BY JESSICA HEMMINGS
The American textile designer Mark Pollack has long cornered the textile design market for high-end fabrics for interiors. From his design studios in the SoHo district of New York City, Pollack and Associates continues to rise to the challenge of exacting standards of quality and innovation that have become their trademark. Jessica Hemmings met the company’s founder, namesake and lead designer in New York City to discuss the state of textile design today and to inquire about the importance of a particular tree stump he stumbled across while a student at the Rhode Island School of Design.
M: Yes, the checkerboard! It was drawn on a tree stump and allowed you to see the rings of the tree trunk through the drawn checkerboard. This just seemed like a perfect metaphor for a good woven cloth – even a good printed cloth. Since my primary interest was in weaving, and still is, it was a good visual reminder of how pattern in a woven cloth can grow out of the structure rather than just being an afterthought that you slap on at the end. To me designing is solving a problem. It is coming up with a solution. Even if the program is self-imposed, design is meeting a need. Anything that you design can be used, but how well it can be used, the extent at which it can be used, is a good measure of how well designed it is.
J: You have recently introduced several environmentally friendly fabrics into your collection. How do you define an environmentally friendly fabric?
M: These first fabrics that we have introduced are all made from recycled materials that are in themselves recyclable. There is one fabric that is wool and viscose and is dyed with environmentally friendly dyestuffs in a closed loop production. In closed loop production the water keeps getting recycled and the level of pollutant in the water is very small. The interesting thing about the fabric is that it is biodegradable. This is not a quality we developed; it was developed by a scientist who believes that anything we put on the earth should go back into the earth and become food for the next generation.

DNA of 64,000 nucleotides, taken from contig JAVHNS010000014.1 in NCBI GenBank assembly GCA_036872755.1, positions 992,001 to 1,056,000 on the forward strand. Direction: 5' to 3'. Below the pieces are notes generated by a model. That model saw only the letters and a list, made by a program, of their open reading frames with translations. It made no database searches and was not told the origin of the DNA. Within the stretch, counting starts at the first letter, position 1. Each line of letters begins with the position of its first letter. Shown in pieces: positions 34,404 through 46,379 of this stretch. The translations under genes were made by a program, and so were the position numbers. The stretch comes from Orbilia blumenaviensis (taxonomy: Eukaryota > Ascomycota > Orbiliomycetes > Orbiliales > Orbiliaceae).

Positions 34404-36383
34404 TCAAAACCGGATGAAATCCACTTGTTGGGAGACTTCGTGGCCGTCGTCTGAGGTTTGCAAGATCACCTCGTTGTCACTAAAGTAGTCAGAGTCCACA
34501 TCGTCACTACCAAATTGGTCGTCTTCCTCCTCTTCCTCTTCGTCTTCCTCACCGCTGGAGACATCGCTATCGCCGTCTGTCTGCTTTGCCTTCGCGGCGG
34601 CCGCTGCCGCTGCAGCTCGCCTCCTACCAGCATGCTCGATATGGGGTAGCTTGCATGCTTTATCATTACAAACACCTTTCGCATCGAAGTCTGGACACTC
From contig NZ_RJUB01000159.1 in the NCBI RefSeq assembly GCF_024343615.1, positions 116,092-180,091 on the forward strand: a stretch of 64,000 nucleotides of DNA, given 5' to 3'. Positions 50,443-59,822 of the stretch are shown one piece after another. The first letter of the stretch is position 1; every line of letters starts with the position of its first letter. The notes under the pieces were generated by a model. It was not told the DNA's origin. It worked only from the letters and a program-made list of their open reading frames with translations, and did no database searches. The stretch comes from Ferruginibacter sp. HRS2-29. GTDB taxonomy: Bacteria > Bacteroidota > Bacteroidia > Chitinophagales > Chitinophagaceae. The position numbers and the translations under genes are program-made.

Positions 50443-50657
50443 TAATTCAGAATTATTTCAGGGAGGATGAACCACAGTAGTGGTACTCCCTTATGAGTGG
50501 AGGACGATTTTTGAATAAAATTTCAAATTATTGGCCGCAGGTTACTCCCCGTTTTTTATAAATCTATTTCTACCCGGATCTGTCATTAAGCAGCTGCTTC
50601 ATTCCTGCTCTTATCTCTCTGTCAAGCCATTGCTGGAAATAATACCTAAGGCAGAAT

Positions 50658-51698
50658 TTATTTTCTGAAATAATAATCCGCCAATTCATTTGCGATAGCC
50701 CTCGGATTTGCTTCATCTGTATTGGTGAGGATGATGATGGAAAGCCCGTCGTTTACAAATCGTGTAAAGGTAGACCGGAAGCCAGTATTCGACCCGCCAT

J: Do you aspire to brand recognition or do you try to keep clients surprised by the each collection?
M: We try to keep them guessing. The minute they have you pegged, if they don’t need that type of fabric they have no use for you. But we have such varied interests anyway that we don’t want to be pegged. We always try to surprise in terms of the big picture so that they have to come into our showroom to see what is new and won’t necessarily leave saying, “its the same old stuff.’ Once they are in the showroom looking at the fabrics I do want them to think, “yes, this has their hand” or “this is why it is different from everyone else’s.” And there are different telltale signs that they might not be able to recognize consciously.
J: Is there a different atmosphere in the industry than there was working as a designer ten or twenty years ago?
M: There is definitely much more of a fashion influence but it is actually something that we try to ignore. If we wait for fashion to dictate the trends, by the time we come out with a fabric that responds to that trend, it is out of fashion. The trick is to do fabrics that have a timely quality, but aren’t so specific that they become dated. The fabric does not necessarily have to be fashion related but it needs to be a good foil for other things. So that it never looks out of fashion but at the same time is never in fashion, but it supports the fashion. It is like the classic little black dress. One of the big changes I have seen in the industry is that there are now fewer restrictions. The market is much more accepting of different types of pattern and bigger scales. But designers have become – I shouldn’t say all – but many designers have become a lot more creative in finding ways to use materials.
J: You mentioned that Fine Art is a source of inspiration.
M: When I say that something is inspiring it isn’t in the literal sense. I don’t run home from a gallery having seen a new painting show and immediately start sketching ideas for fabrics. I don’t work that way and to be perfectly honest I don’t think a lot people work that way even though they say they do. Everyone wants a story, wants to know where this came from. I don’t know why we have gotten to this point in society where everything has to come from something else and can’t just be an idea. Everyone wants to know what inspired this fabric. Fine Art works its way into my fabrics in a way I can’t point to, you’ll just have to believe me. That is what I believe inspiration is. You can look at a lot of things, but the trick is actually seeing it. Sometimes it sparks an idea immediately, but other times it really does just get stored in your brain and works its way out. You may not even recognize it as a direct result of having seen something three years ago. Often the connection is uncanny.
J: What changes has the use of CAD made to the industry?